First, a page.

Michigan Rental Application Form

Last Updated: February 24, 2022 by Elizabeth Souza

The Michigan rental application form is a document that landlords send out to a prospective tenant to help them decide if they should rent to the applicant. This screening asks for information like rental history, eviction history, and income statements which help determine the trustworthiness of a tenant.

QUICK INFO
  • Application Fee – in Michigan, there is no limit on what a landlord can charge as an application fee.
  • Discrimination Laws – Michigan provides state protections against discrimination in addition to federal law which makes it illegal in Michigan to ask about race, color, religion, nationality, sex, disabilities, familial status, and more, with some exceptions.
  • Consent for Credit Check – the Federal Credit Reporting Act (FCRA) requires a prospective tenant to give written consent to check their credit history during the screening process.

Michigan Laws on Rental Application Fees

In Michigan, there is no limit or maximum rental application fee a landlord can charge a prospective tenant. It’s advised to not charge more than the average out-of-pocket expense, but ultimately the determination of the fee is at the sole discretion of the landlord.

According to Michigan state law, if a prospective tenant’s application is accepted, the landlord may charge no more than one and one-half month’s rent for a security deposit. A receipt for the security deposit is required and must disclose the name and location of the account where the funds are being held. Security deposits must be held in a regulated financial institution within the state.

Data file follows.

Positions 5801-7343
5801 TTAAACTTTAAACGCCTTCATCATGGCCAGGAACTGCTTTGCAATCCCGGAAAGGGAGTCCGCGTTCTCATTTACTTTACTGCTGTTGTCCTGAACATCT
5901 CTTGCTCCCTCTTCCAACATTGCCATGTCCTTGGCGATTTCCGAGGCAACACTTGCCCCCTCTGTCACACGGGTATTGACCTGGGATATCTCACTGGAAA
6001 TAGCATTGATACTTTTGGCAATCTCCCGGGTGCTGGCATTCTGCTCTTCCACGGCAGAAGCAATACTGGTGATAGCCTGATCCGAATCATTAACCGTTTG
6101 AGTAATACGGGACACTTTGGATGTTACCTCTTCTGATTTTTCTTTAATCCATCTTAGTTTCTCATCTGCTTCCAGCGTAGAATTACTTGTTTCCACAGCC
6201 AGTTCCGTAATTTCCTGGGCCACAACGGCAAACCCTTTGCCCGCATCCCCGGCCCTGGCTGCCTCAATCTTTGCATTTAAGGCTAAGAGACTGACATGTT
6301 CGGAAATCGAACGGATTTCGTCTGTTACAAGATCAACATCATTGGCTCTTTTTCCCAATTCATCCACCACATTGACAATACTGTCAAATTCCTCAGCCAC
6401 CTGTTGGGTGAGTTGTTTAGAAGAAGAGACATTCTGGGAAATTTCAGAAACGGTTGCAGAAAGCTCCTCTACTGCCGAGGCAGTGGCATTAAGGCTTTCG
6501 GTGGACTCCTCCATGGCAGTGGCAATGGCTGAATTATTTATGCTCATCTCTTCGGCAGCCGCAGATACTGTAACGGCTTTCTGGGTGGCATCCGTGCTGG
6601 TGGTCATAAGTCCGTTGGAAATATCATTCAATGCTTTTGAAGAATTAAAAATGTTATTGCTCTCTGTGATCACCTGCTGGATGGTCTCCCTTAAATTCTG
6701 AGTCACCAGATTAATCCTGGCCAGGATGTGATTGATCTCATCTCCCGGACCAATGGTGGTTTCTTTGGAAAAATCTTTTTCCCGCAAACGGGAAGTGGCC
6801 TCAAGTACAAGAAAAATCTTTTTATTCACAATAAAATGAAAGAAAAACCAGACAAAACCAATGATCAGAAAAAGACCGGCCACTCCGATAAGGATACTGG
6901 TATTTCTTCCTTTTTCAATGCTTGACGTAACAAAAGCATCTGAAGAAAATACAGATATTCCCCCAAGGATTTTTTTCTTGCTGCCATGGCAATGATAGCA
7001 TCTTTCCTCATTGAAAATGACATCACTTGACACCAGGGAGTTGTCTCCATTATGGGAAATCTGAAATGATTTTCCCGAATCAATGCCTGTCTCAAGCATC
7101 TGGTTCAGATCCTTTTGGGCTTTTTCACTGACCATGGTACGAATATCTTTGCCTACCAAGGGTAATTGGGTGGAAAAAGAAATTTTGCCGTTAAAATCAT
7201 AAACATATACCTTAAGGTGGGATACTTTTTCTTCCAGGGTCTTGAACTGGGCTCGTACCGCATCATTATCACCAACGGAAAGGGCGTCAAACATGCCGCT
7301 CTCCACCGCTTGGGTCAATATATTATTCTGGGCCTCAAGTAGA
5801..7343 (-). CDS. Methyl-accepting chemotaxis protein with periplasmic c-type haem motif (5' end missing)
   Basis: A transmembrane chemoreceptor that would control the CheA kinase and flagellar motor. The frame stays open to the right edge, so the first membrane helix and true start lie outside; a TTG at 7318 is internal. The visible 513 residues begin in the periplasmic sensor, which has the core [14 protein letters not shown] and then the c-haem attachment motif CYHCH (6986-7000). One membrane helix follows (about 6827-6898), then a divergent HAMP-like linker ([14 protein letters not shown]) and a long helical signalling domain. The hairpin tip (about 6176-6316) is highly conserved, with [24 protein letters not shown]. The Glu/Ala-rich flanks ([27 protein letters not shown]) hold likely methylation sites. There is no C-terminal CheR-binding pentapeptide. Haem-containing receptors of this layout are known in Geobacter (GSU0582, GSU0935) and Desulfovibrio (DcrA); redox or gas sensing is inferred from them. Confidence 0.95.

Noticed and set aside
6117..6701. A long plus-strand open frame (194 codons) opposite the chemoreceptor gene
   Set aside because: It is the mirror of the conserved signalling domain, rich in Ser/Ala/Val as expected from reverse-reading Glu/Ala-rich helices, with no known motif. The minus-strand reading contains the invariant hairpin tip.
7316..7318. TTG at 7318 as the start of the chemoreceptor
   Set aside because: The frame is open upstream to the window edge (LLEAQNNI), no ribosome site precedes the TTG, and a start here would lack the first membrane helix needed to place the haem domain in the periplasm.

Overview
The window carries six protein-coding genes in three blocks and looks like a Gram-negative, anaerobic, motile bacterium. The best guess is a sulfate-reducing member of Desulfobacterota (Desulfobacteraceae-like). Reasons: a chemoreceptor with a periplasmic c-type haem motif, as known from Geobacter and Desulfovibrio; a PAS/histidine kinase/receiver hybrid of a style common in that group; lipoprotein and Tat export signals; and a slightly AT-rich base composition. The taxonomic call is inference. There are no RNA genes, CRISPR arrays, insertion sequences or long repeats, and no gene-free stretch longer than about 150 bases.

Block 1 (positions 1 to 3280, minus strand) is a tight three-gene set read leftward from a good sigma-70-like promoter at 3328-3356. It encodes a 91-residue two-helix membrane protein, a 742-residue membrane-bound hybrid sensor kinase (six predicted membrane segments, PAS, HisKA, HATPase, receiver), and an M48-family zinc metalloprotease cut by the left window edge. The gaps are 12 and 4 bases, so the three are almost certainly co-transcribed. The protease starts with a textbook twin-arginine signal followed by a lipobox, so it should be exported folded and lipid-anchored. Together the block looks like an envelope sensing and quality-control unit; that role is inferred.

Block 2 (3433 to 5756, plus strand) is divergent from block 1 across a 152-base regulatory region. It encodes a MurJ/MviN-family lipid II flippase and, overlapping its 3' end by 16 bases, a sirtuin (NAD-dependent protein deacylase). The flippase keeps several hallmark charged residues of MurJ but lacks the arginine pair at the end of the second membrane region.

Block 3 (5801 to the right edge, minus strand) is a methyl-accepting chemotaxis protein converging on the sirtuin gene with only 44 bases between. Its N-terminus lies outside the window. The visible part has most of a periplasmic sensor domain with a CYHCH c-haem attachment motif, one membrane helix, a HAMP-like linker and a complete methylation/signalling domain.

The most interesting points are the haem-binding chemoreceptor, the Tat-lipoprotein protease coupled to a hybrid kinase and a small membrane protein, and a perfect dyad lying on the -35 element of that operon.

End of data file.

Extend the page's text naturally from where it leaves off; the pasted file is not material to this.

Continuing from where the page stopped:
What Michigan Rental Application Forms Can’t Ask About

The Federal Fair Housing Act makes it illegal to discriminate against the following protected classes:

  • Race
  • Color
  • National Origin (Nationality)
  • Religion
  • Sex
  • Familial Status (Having or not having children)
  • Disability (Physical or Mental)

Michigan state laws add additional protections for the following classes:

  • Age
  • Marital Status

Asking about any of these items on a rental application form (and/or using them to base an application decision on) is illegal.

Exemptions from Fair Housing laws do exist. In Michigan, the following exemptions are allowed:

  • Familial Status – it is acceptable to ask about and base an application decision on if children will occupy the rented premises in any two-family owner-occupied buildings.
  • Age – landlords may ask for an applicant’s age in the case of age-restricted communities such as senior housing. This federal exemption, known as the Housing for Older Persons Exemption, can apply to 55+ or even 62+ communities that meet the requirements.
  • Owner Occupied Properties – if an owner lives in one of the units of a single-family property, it has 2 dwellings or less and the owner represents themselves during the leasing process, then they are exempt from abiding by FHA laws under the “Mrs. Murphy” exemption. However, race can never be a deciding factor (per the Civil Rights Act of 1866) and there cannot be any discriminatory advertisements to discourage applicants of a certain group.